She continued, “Without the lists, I felt aimless and I couldn’t keep track of things I want to do in retirement. Every so often, I look at the archived items to remind myself where my time in retirement has gone.”
Andy has two rules that he follows to overcome boredom: 1. Stay busy; 2. Do good.
5. Keep moving
If you are struck with boredom, a useful technique is just to move. Go somewhere. Do something. (It doesn’t matter what.) This advice worked for Andy and Julie.
Andy wrote, “We walk every day, we volunteer often, travel somewhere once a month, golf. We are busier than ever.”
Julie commented that her rule is to move, “A body in motion stays in motion.”
6. Make new friends
Robert suggested, “Get familiar with the website www.meetup.com. It’s free and you will quickly find otheres with similar interests and hobbies. Five years ago I tried it and found guitar pickers and bicycles groups and … I am now the busiest retired guy around.”
Here are more tips for making friends in retirement.
7. Forget routines: Explore the luxury of free and unstructured time
James thinks that if you are experiencing retirement boredom and looking to schedule your time, then you don’t have the right mindset.
He said, “You’re missing the point of retirement. There is zero need for a routine. And, in fact, I resent myself when I have to schedule anything definite. Let go of the work paradigm and embrace the luxury of time. You’ll figure it out. Or, you never will. Most don’t.”
He continued, “There is no ‘wasting’ time in retirement. You do what you want to do when you want to do it. There are no agendas, no timelines, etc. … Your entire retired life is free time now. Explore that luxury.”
Heather concurred, “Try the no-plan plan. Works great!”
8. Have hobbies, not routines
Robert wrote, “Hobbies are important (motorcycles are Robert’s passion). However, avoiding ‘routines’ in general keeps me more alert and happier. Some people need routines and I respect that, but it is not in my nature. I like to be unpredictable. I keep the neighbors confused.”
9. Keep to a routine
While many experts (and the guys quoted above) endorse the benefits of unstructured time, much research suggests that having a routine can help you stay mentally, physically and emotionally healthy.
Joseph endorsed a routine. He wrote, “I try to get up and go to bed at a similar time each day. I attempt to walk 6,000 steps by 1 PM (daily goal is 7,500+ so I want to jump start it early.) I schedule in-house appointments only on Monday and Tuesday if possible. I schedule doc appointments only on Wednesday if possible.
“COVID has cramped me some in that I don’t have a regular gym or workout routine which I really need. I nap around 2–2:30 PM if possible. I write down a list of things that need to be done and pick 3 even if it’s just something easy. Much more definition needed because I don’t want my family to find things for me to do.”
Jordana was passionate about the benefits of routine: “Routine is actually very good for you and healthy. Without it you’re liable to spend so much of your time wasting away on nothing important or healthy.”
She continued, “That’s what all the billionaires have figured out and that’s why they never want to retire even though they don’t need money, they work for charity — for creativity — to better society.
“You can’t do any of this if you don’t have a schedule and obligations to others. Work is good for your mind and brain anything with commitment and stimulation motivates you — in purpose and doing for others out of some obligation to help instead of just leisure all day.”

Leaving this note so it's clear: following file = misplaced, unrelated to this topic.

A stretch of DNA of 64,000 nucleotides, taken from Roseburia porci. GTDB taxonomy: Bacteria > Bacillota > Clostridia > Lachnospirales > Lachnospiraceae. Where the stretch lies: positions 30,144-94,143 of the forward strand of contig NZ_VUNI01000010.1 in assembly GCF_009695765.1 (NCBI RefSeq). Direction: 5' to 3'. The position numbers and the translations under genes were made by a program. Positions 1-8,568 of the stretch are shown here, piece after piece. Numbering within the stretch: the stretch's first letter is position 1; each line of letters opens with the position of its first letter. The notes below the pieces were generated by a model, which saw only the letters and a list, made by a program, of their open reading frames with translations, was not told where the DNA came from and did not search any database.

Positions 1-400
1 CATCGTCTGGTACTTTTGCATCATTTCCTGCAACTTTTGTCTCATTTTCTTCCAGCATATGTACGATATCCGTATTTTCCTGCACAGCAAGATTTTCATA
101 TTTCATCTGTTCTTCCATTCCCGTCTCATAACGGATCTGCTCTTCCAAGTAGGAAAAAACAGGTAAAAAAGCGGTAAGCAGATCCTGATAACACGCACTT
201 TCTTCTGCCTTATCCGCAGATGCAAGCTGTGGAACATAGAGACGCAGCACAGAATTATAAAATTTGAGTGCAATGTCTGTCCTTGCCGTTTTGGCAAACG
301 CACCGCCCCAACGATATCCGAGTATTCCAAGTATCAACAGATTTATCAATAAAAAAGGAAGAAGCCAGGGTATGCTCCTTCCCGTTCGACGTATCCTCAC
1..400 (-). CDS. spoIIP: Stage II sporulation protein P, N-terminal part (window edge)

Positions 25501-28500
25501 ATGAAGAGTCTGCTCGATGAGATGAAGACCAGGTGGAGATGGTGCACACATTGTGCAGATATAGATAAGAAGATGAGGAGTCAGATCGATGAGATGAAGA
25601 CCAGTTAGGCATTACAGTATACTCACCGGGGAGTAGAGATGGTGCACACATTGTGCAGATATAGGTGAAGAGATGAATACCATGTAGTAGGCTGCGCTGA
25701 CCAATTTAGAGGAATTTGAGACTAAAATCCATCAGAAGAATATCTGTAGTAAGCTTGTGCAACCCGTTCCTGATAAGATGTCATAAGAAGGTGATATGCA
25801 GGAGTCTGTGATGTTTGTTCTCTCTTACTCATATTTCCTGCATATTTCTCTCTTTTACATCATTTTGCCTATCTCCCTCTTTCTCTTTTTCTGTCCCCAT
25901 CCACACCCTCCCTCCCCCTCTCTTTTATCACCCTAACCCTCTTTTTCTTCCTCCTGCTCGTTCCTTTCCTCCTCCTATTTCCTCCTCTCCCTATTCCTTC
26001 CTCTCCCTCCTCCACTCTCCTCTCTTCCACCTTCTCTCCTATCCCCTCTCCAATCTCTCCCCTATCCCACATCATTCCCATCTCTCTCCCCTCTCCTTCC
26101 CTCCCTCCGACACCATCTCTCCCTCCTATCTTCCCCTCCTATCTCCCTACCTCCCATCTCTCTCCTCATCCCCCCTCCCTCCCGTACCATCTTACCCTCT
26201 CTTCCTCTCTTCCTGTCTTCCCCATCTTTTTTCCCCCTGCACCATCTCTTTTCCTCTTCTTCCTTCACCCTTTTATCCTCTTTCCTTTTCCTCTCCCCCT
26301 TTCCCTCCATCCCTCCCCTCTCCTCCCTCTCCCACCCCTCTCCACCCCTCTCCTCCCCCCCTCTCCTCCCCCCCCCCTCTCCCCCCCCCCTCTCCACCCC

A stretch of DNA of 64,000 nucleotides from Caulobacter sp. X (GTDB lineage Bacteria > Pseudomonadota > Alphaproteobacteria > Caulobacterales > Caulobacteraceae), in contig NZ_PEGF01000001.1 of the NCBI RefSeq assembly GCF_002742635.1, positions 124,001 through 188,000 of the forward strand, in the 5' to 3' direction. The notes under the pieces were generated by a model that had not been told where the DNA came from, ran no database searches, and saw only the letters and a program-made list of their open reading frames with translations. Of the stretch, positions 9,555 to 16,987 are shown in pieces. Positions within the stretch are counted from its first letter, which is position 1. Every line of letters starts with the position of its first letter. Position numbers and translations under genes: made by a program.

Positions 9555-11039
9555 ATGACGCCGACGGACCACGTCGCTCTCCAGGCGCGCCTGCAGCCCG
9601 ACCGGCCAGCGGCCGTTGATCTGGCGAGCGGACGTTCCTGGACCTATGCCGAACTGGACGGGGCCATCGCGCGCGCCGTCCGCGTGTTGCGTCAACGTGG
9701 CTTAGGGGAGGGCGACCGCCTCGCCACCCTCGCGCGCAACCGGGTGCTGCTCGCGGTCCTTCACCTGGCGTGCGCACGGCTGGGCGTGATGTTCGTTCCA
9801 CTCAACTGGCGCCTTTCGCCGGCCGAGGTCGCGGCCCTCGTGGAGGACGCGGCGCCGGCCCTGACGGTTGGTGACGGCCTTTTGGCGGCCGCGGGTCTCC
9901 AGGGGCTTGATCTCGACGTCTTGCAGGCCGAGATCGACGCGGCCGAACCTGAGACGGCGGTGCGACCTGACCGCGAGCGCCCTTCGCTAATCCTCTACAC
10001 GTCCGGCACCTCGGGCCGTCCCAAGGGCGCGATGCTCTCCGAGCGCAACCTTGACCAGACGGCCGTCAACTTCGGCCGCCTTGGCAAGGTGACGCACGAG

10. Read ‘Four Thousand Weeks: Time Management for Mortals’
“Four Thousand Weeks: Time Management for Mortals” is a book by Oliver Burkeman. The book’s title refers to the finite number of years you’ll live, assuming you make it to 80.
He addresses the struggle of how to best use your 4,000 weeks.
“Drawing on the insights of both ancient and contemporary philosophers, psychologists, and spiritual teachers, Oliver Burkeman delivers an entertaining, humorous, practical, and ultimately profound guide to time and time management.
“Rejecting the futile modern fixation on ‘getting everything done,’ ‘Four Thousand Weeks’ introduces readers to tools for constructing a meaningful life by embracing finitude, showing how many of the unhelpful ways we’ve come to think about time aren’t inescapable, unchanging truths, but choices we’ve made as individuals and as a society ― and that we could do things differently.”
11. Make a to-do jar
Kelly has systems for combating retirement boredom.
She wrote, “Write down things you want to do, like 100 of them, and put them in a jar. Pull one out a week and DO it. Also, find one NEW thing to do in each of these categories: physical, spiritual, creative, intellectual, social, relationship and community. That gives you a well rounded life to keep you busy and fulfilled.”
12. Use a calendar
Karl wrote, “If I don’t put it on the calendar, it doesn’t happen and I spend way too much time on Facebook and other time wasters.”
13. Make screen time limits
Technology can be a time suck. And, with nothing but time in retirement, you want to be careful not to use up your time on the boob tube, phone or other mindless screens.
Fiona has a solution, “I give MYSELF screen time limits.”
14. Go back to work
Yep. Many retirees find happiness by going back to work.
Cathy wrote that she is, “Resisting the urge to keep working. I have a habit of starting hobbies that turn into companies.”
All about reversing retirement.
15. Be accountable to someone
Karl uses his friends to make sure he does things he wants to do. And he finds that it helps with retirement boredom. He wrote, “I am finding that I need to take control of what I do by inviting others to join me.”